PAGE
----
Most Employees Don't Take Full PTO: Report
A new study revealed plenty of evidence to support the theory that employees often need to be encouraged to take all their vacation time because they either feel they can’t afford the time away from work or experience guilt when they take time off.
A deep-dive look at the ramifications of this from employee wellness firm Virgin Pulse further quantified the prevalence of such attitudes and the negative effects of such behavior on the employer.
A Little Time Away: How Relaxing & Recharging Drives Productivity presented data on paid time off policies and expectations gathered from 1,000 full-time employees.
Among the survey highlights:
- Although 62% of respondents say they feel at least pretty good about taking time off of work, most aren’t taking what they’ve earned;
- 44% of respondents say they take 76% to 100% of their allotted PTO each year;
- 34% report taking 50% or less of their PTO;
- More than 20% of respondents say they work during their vacations;
- 48% say they’re expected to be at least somewhat available while on vacation;
- 48% say they typically use their mobile devices to stay plugged in while on vacation;
- 41% say they feel guilty or stressed about taking time off.
Not only did the survey show that many employees didn't truly disconnect while on vacation, but a good many — 44% — didn't leave town but instead took “staycations.” Taking a week or less at a time either at home or on a beach doesn’t really help employees decompress, the study said.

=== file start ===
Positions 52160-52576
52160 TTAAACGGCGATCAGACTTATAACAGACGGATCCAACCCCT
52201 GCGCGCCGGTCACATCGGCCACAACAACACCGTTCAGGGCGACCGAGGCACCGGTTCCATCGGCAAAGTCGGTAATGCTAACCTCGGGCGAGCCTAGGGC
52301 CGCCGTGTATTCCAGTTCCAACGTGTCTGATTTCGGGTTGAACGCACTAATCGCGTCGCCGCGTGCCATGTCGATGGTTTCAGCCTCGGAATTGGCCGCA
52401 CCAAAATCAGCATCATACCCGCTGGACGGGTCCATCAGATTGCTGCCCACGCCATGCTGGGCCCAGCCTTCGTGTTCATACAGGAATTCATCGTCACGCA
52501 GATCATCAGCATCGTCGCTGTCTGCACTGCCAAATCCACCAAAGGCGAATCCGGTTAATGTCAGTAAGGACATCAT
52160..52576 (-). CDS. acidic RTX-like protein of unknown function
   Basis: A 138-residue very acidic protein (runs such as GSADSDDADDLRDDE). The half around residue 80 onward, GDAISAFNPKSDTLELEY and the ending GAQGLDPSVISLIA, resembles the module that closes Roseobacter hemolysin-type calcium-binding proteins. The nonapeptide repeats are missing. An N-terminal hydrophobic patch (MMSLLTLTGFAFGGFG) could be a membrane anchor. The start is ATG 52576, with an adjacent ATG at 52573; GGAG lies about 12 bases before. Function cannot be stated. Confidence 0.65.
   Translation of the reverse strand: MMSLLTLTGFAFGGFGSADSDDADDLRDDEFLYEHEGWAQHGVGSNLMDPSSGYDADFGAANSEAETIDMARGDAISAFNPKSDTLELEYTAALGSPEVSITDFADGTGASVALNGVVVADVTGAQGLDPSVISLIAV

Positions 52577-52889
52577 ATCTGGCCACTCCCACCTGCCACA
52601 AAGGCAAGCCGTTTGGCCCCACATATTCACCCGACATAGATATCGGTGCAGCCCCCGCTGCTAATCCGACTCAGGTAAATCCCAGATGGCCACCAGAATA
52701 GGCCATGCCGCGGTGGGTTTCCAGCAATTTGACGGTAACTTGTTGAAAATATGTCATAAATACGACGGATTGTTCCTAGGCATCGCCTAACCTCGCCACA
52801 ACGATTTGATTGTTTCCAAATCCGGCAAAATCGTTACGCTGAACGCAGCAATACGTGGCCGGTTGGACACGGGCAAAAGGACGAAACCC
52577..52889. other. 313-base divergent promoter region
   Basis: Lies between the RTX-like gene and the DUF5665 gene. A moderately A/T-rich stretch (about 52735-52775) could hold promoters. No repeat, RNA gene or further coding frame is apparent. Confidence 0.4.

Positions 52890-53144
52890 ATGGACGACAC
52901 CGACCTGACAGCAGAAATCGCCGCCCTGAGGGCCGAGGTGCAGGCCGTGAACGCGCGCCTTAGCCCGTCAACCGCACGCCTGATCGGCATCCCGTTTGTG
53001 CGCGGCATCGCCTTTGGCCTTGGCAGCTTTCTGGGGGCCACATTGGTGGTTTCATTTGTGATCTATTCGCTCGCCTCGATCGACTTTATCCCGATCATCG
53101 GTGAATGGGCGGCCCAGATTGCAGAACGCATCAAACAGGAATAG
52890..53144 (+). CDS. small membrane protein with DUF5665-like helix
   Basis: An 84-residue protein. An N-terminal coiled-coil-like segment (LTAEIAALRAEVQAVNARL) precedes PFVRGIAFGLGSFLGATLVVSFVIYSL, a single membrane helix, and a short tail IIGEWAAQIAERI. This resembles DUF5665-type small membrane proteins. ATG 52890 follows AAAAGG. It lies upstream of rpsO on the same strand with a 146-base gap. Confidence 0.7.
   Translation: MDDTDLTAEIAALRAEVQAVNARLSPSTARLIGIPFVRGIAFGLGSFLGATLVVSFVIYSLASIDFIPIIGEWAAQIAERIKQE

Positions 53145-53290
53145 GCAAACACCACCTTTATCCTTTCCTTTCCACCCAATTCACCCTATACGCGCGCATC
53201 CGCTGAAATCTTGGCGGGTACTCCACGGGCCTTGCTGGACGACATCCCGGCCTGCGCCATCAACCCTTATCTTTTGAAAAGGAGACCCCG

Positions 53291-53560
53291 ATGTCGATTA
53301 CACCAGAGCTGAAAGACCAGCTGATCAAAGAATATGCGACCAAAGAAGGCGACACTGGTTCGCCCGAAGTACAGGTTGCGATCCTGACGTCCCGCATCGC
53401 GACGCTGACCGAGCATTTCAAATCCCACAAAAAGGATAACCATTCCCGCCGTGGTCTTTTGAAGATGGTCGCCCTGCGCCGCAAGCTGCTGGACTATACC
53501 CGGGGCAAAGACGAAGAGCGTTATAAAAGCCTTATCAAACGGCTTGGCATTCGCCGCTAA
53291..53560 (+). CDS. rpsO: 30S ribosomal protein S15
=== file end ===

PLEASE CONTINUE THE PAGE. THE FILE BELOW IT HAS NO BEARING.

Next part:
Nearly half of respondents (46%) said it takes two to three days to begin to unwind on a vacation, and 29% said it takes four to five days or more, or that they don’t really manage to unwind at all, the survey reported.
For those employees who are serious about taking time off to recharge, the benefits are myriad. According to the survey:
- 48% report somewhat or much better quality of rest;
- 46% either maintain their exercise habits or get more exercise while on vacation;
- 24% of workers report that they typically vacation somewhere they can be more active.
- 60% of workers report feeling more or completely recharged after a vacation;
- Employees return to work feeling more rested (48%); relaxed (36%); and productive (26%).
“Not only are stress and burnout impacting people’s health, but they’re taking a terrible toll on businesses,” said Chris Boyce, CEO of Virgin Pulse. “Stressed-out employees cost companies $600 more than average in healthcare each year, adding up to over $300 billion annually. We can’t underestimate the importance of taking time to rest your body and recharge your mind. Employee burnout is all too common, but it’s also easy to avoid. As employers, it’s important to encourage people to take time off when they need it. In return, they’ll come back to work full of energy and better able to engage and be productive.”
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